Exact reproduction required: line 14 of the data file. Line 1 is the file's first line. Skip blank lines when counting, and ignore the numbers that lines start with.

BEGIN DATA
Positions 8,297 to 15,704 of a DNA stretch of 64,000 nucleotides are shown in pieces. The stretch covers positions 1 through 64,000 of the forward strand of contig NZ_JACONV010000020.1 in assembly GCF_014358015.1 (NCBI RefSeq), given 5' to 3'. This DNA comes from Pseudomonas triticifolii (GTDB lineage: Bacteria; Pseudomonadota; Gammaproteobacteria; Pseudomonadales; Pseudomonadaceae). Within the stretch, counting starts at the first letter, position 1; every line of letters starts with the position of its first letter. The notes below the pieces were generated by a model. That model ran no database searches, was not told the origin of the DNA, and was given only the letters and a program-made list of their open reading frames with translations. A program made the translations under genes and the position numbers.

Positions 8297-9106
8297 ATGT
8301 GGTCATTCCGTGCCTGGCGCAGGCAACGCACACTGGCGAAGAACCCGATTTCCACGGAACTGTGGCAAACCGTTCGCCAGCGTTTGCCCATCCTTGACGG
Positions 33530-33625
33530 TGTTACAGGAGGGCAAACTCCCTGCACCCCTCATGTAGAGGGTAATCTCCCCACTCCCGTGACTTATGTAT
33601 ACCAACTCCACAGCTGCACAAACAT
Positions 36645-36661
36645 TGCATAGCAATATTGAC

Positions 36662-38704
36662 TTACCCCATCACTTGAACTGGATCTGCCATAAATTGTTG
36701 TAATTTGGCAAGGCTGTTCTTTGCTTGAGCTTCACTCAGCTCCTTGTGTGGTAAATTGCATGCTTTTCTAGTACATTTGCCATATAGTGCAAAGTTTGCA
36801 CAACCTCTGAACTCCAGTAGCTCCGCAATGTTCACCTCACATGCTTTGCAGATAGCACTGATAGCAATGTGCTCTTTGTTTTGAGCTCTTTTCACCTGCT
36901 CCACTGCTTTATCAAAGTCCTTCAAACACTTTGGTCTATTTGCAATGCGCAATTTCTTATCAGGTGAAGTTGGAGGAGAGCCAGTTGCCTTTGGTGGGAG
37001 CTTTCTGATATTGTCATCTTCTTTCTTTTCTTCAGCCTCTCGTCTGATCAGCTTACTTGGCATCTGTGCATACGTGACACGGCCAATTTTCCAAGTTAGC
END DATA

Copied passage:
36901 CCACTGCTTTATCAAAGTCCTTCAAACACTTTGGTCTATTTGCAATGCGCAATTTCTTATCAGGTGAAGTTGGAGGAGAGCCAGTTGCCTTTGGTGGGAG